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Posts Tagged ‘canvas

I received this automated reminder in Canvas. This should be familiar to anyone who uses just about any university learning management system (LMS).

Message from Canvas admin about course removal.

Sorry, no! I am not worried that “courses will be removed” because I only use Canvas for announcements and the submission of student assignments.

I take pride in my course design and resources, so I keep them off Canvas and house them in Google Sites instead. This allows me to make incremental improvements instead of removing and reloading them at the whim of Canvas administration. 

I also received this dubious message in my Canvas inbox. It was an admin message about Turnitin service not being able for “checking of plagiarism” due to service maintenance.

Message from Canvas admin about Turnitin service not being able for "checking of plagiarism".

Sorry, no! Plagiarism cannot be detected by a machine algorithm. It takes a person to decide whether or not a student has plagiarised work. At least, it should.

Simplistic algorithms still look for matching patterns, not intent. For example, Turnitin cannot distinguish between plagiarism and legitimate quoting of someone else’s work or reference to one’s own work. The latter two are still highlighted as matches. Lazy people might call this plagiarism.

Photo by Ksenia Chernaya on

Turnitin is a tool. It is not a decision maker of plagiarism any more than an allen key is an assembler of IKEA furniture. We should not relegate higher order thinking and a high stakes process to a service provider.

I am a champion of edtech. But I do not blindly support the slogans, claims, or practices of edtech vendors and systems administrators. If they put convoluted administration over critical pedagogy or effective learning, I call them out.

That is “Don’t friend you!” — an utterance echoed across generations of Singaporean children when one child feels offended by another. This is our way of expressing displeasure, but kids often forgive and forget.

Now here is something educators who are forced to use “learning management systems” (LMS) should note: Canvas is not your friend. Neither is Blackboard or any institutionalised tool that aims to standardise or unify.


In the link above, Lisa Lane highlighted several problems with Canvas. If I had to put what she said in a nutshell, I would offer that the LMS focuses the organisation of information at the expense of pedagogical flexibility (i.e., it is about types of material instead of the phase of learning). LMS are not designed for student-centric or student-led learning.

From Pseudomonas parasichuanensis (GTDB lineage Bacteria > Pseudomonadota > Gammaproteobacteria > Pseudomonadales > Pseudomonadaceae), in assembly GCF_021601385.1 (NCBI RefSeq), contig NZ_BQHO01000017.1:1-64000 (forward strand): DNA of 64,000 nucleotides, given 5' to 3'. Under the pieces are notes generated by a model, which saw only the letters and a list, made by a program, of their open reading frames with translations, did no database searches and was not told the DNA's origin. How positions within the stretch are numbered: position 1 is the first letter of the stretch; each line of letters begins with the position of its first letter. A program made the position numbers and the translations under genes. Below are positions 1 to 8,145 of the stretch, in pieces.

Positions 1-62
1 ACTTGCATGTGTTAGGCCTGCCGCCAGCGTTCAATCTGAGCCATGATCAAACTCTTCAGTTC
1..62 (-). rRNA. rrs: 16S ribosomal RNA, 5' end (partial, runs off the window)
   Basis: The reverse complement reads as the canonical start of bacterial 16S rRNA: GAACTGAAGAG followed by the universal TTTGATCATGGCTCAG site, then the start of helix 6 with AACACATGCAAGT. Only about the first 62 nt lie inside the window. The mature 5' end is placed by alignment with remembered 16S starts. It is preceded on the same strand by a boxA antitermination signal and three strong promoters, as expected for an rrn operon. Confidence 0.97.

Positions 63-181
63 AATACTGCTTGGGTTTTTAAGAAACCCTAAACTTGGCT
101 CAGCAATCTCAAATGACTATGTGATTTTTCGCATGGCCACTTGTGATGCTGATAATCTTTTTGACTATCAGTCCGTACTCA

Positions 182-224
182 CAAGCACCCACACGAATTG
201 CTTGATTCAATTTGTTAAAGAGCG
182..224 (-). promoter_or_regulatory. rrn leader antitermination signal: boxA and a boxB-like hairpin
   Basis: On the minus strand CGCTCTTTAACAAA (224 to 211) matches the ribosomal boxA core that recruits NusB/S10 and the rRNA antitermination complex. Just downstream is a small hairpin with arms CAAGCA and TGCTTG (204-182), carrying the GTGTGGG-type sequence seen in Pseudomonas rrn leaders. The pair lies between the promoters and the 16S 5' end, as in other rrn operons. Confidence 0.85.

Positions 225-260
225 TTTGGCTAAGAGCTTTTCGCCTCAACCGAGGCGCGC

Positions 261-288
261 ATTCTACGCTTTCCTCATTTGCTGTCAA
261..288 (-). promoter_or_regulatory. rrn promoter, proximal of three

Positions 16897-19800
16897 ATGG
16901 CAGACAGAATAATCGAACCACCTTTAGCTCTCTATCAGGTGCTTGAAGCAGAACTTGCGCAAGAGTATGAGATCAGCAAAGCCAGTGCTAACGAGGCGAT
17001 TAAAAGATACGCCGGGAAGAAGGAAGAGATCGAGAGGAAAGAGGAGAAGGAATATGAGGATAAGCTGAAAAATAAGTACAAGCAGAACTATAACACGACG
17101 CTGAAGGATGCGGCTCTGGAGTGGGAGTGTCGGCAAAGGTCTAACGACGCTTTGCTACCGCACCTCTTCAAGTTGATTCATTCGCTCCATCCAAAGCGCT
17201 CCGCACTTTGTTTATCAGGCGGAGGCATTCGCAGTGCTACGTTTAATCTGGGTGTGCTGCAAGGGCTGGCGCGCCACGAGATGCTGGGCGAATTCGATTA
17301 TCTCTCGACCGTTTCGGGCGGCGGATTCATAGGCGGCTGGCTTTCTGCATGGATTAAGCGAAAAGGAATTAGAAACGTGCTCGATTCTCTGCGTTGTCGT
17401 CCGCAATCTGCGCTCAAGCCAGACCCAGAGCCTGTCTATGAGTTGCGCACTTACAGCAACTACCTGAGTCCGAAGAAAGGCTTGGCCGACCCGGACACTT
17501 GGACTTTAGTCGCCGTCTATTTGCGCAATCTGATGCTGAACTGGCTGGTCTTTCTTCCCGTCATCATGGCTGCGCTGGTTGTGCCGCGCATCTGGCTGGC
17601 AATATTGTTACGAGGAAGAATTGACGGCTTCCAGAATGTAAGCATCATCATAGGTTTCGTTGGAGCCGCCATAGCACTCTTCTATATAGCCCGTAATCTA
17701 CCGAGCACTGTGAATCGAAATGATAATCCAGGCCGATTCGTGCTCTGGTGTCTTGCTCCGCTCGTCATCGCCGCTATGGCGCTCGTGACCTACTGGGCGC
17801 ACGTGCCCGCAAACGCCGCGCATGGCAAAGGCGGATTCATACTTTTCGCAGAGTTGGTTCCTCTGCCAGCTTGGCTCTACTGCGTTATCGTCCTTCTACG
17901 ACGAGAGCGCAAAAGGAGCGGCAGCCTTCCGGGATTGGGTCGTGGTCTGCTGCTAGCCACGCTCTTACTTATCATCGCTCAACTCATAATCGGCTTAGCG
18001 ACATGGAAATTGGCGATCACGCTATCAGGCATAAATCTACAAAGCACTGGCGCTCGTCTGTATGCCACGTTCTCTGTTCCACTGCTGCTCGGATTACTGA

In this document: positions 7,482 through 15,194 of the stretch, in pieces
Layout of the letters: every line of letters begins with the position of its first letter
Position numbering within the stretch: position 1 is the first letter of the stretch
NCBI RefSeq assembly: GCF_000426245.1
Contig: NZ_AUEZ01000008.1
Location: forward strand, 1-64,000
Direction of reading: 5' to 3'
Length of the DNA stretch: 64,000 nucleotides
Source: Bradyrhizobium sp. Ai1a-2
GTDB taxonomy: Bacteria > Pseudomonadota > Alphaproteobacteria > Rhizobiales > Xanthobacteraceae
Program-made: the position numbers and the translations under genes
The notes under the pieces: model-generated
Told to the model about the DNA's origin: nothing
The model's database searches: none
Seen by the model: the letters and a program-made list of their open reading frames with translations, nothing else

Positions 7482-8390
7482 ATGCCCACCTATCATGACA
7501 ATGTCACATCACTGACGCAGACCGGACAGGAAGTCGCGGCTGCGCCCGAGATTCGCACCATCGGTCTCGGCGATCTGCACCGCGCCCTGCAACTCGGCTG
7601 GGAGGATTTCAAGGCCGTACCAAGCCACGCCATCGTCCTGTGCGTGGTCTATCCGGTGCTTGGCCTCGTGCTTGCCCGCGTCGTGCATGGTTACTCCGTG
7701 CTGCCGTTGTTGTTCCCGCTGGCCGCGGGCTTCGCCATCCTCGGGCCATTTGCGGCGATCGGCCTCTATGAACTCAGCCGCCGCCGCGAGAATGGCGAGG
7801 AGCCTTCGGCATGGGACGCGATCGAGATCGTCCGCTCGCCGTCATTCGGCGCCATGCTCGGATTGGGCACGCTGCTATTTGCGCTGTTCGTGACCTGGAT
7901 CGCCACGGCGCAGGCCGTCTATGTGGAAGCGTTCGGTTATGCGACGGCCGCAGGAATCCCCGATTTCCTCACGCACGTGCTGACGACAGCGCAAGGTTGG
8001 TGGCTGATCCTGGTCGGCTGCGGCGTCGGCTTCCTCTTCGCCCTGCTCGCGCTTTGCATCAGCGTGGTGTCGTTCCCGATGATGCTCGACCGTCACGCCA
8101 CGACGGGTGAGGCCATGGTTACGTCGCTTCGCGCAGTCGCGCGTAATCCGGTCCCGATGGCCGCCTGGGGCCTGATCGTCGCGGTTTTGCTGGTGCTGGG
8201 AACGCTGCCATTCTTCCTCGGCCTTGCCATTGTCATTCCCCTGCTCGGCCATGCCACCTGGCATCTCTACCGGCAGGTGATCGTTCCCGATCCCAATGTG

Canvas is not a pedagogue’s friend. A pedagogue should also say “Dun fren you!” to any LMS because going open and varied is better than limiting yourself to a closed and walled garden. The former mirrors what students already use and will face in every day life and work; the latter are an artificial construct built for control and profit.

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I read RRW’s article on Instructure’s Canvas, a cloud-and-browser-based LMS that claims to want to “get rid of the walled garden”. I could not have described LMS as a walled garden better:

That walled garden approach to learning management systems means that whatever content students and instructors upload – whether it’s handouts, homework assignments, discussions, tests, syllabi – is all trapped within a particular course. If you aren’t registered for a class, you can’t view it. When a course is over, you can’t view it. When you graduate, you can’t view it. As having a strong online portfolio is rapidly becoming far more important than a resume, that’s no good for students. It’s no good for education either, which despite the rising cost of tuition, should be about sharing, not restricting knowledge.

Canvas is something we’ll look into for stakeholders who share the same educational philosophies (the same stakeholders who are aware what century we are living in).

And if the claims about Canvas are true, I think it will gain enough critical mass so that it can resist being swallowed up by Blackboard.


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